Online Resources

Can’t find someone close to home?  More comfortable using online resources?  Here are some good places to start:

  • Daily Hope is an inspirational weekday series of quotes and messages designed to provide gentle guidance through postpartum depression and/or anxiety.
  • Online PPD Support Group offers online moderated discussion forums about perinatal mood and anxiety disorders.
  • Parents to Parents offers practical tips on how couples can strengthen their relationship when they are pregnant or have recently had a baby. Topics include staying connected, parenting as a team, managing conflict, and seeking professional help.
  • Postpartum Support International offers several great resources:
    • Chat With An Expert offers weekly phone-in sessions with mental health professionals.
    • A closed Facebook page with over 2,000 PMAD survivors and professionals.
    • Online support groups in both English and Spanish
  • Postpartum Progress provides several online resources:
    • Peer Support Forums offered regionally throughout the United States.
    • Smart Patients is an online community where women can learn from each other about recovery, treatments, the latest science, and how it all fits into the context of their experience in a private space where they can feel comfortable sharing openly.
  • Regroup Therapy provides individual therapy and group support via webcam.

Jane Honikman — noted author and speaker – is widely-recognized as the founder of the social support movement for women experiencing perinatal mood and anxiety disorders.  Jane founded Postpartum Support International and the Postpartum Education for Parents in Santa Barbara, CA.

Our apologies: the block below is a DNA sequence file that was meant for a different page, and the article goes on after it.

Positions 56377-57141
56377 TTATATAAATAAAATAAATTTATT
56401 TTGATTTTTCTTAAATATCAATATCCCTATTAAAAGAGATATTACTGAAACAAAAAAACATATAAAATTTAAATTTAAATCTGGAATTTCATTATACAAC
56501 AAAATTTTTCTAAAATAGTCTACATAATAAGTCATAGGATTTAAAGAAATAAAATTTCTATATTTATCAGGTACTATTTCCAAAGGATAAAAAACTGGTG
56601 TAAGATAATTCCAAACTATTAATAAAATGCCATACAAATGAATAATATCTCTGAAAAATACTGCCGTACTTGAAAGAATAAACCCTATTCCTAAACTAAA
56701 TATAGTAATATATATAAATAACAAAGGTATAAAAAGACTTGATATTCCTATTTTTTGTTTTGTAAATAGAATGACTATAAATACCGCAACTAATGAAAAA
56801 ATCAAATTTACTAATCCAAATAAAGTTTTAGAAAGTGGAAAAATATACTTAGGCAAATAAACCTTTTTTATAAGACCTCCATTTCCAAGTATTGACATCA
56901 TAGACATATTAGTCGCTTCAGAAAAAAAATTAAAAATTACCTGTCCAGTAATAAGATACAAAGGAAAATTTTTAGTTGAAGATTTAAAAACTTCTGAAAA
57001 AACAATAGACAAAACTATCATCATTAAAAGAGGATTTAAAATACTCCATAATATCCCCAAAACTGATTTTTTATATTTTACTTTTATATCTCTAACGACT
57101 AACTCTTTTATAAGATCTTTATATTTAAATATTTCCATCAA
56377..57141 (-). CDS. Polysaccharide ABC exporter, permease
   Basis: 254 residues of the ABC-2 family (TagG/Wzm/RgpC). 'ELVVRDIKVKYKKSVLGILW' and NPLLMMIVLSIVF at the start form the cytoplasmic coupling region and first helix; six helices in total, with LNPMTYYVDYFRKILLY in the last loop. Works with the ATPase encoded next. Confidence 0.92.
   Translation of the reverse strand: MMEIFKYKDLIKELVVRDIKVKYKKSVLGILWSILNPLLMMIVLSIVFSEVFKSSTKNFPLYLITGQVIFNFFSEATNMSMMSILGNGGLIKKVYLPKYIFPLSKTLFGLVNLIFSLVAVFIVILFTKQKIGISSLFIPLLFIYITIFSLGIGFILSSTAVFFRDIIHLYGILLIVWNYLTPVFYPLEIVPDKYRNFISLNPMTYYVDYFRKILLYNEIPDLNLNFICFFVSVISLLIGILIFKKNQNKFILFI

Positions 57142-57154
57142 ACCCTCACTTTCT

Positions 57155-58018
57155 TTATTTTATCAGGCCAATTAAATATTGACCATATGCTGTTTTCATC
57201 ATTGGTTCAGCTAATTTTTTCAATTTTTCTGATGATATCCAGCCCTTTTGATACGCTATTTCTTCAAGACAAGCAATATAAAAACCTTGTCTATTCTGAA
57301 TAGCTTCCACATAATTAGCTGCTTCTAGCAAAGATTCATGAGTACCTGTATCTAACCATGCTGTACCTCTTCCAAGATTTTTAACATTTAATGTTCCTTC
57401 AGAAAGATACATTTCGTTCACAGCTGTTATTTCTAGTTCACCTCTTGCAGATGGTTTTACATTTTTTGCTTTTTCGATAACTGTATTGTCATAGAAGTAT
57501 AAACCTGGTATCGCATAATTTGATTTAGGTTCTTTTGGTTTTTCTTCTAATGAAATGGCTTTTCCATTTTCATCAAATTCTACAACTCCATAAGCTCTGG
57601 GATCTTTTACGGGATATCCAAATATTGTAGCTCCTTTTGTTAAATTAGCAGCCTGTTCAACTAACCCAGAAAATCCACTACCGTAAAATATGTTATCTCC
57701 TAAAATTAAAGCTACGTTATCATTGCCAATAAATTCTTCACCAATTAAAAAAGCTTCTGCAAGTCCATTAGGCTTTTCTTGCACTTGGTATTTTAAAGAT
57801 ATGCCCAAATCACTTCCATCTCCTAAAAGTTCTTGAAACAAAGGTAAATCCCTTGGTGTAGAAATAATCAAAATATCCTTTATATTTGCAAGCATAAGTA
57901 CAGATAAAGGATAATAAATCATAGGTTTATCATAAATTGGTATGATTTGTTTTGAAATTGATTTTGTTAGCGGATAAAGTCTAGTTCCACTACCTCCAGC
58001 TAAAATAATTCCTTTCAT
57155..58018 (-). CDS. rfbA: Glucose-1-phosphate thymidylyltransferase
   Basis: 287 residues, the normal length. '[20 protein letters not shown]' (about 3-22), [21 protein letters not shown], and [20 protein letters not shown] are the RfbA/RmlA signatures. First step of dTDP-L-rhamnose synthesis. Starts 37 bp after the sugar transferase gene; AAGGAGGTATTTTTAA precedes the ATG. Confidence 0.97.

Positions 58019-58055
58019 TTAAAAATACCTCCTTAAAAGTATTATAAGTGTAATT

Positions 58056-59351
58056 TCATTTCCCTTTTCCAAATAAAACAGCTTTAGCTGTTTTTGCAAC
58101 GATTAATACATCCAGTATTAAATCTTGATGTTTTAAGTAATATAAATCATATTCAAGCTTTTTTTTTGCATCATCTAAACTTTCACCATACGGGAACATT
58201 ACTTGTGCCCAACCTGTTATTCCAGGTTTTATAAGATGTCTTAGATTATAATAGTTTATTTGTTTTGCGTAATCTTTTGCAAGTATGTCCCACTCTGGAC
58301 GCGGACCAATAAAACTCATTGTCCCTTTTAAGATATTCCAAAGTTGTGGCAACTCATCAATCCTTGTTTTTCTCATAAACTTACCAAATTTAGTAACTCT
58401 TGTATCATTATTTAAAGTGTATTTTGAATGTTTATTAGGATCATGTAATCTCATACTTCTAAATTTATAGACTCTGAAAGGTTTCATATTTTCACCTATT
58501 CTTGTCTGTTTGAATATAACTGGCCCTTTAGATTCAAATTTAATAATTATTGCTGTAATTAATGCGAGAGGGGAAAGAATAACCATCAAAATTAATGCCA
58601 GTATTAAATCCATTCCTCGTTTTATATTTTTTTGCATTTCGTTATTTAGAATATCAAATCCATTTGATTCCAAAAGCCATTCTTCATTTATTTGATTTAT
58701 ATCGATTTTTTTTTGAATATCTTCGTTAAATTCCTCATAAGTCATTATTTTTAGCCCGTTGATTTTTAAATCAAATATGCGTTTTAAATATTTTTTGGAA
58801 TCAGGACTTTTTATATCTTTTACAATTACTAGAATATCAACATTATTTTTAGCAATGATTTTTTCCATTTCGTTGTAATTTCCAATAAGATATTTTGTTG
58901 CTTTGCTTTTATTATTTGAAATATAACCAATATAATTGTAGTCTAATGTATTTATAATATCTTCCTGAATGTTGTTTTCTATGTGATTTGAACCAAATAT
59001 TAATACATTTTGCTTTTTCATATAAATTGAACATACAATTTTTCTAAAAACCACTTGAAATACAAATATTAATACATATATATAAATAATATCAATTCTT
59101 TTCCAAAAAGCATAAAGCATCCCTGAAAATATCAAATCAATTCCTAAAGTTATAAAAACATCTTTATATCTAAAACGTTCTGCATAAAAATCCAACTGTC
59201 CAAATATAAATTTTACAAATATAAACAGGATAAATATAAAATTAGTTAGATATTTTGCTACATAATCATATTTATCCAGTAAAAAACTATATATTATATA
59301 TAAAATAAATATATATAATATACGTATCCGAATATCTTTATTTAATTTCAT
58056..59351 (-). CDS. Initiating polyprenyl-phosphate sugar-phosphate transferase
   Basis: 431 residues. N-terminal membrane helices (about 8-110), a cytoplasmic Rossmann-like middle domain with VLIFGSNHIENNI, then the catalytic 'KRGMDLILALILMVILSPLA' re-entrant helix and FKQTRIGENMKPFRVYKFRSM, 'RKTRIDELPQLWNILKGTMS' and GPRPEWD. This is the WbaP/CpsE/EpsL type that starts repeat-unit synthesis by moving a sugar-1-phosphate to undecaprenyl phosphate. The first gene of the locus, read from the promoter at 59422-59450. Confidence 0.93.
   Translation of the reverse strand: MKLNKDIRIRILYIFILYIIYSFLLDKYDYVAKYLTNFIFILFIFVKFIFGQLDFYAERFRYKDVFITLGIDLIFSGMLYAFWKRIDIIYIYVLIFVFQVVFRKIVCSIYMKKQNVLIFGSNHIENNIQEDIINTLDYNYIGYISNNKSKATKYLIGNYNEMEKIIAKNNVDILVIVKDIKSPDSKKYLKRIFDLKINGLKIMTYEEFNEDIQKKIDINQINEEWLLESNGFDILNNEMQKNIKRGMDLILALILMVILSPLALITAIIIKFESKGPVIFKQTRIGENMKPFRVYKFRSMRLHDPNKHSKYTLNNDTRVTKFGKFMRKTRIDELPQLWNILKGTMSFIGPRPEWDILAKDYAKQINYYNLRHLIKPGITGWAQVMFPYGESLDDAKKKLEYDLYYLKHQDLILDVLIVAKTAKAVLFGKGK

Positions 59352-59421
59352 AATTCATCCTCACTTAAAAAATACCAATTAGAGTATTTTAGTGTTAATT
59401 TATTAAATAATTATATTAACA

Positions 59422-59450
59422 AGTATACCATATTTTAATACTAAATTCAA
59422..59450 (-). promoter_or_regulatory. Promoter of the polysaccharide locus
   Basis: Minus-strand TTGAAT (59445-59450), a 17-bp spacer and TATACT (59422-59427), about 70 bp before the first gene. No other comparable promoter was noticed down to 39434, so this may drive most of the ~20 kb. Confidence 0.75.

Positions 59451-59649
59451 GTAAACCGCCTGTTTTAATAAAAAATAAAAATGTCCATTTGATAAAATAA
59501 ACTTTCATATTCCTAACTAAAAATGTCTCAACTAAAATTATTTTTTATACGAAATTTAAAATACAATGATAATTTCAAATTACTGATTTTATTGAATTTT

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The Marce Society for Perinatal Mental Health is an international society for understanding, prevention, and treatment of mental illness related to childbearing.

 

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MedEdPPD was developed by the National Institute of Mental Health to provide education about perinatal mood and anxiety disorders for medical professionals as well as for women suffering perinatal mood and anxiety disorders and their families.

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National Institute of Mental Health (NIMH) is conducting a series of studies regarding the effects of hormones on women’s mood disorders, including studies of postpartum depression. To learn more, contact Annie Shellswick at 301-402-9207 or annieshellswick@mail.nih.gov. 

 

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Postpartum Progress is the most widely-read blog in the United States addressing perinatal mood and anxiety disorders.  Blogger Katherine Stone is widely-recognized as the best blogger on topics associated with perinatal mood and anxiety disorders.  Postpartum Progress is a great source for additional resources, research, and recommendations.

 

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Postpartum Support Internationals mission is to increase awareness among public and professional communities about the emotional changes that women experience during pregnancy and the postpartum period.  PSI maintains a terrific list of books about pregnancy, motherhood, and perinatal mood and anxiety disorders. 

 

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Jenny’s Light is a non-profit organizaion whose mission is to improve and save lives by increasing awareness of all perinatal mood and anxiety disorders. PSVa received a $6,000 grant from Jenny’s Light in 2011 to help raise awareness and provide education about perinatal mood and anxiety disorders.

 

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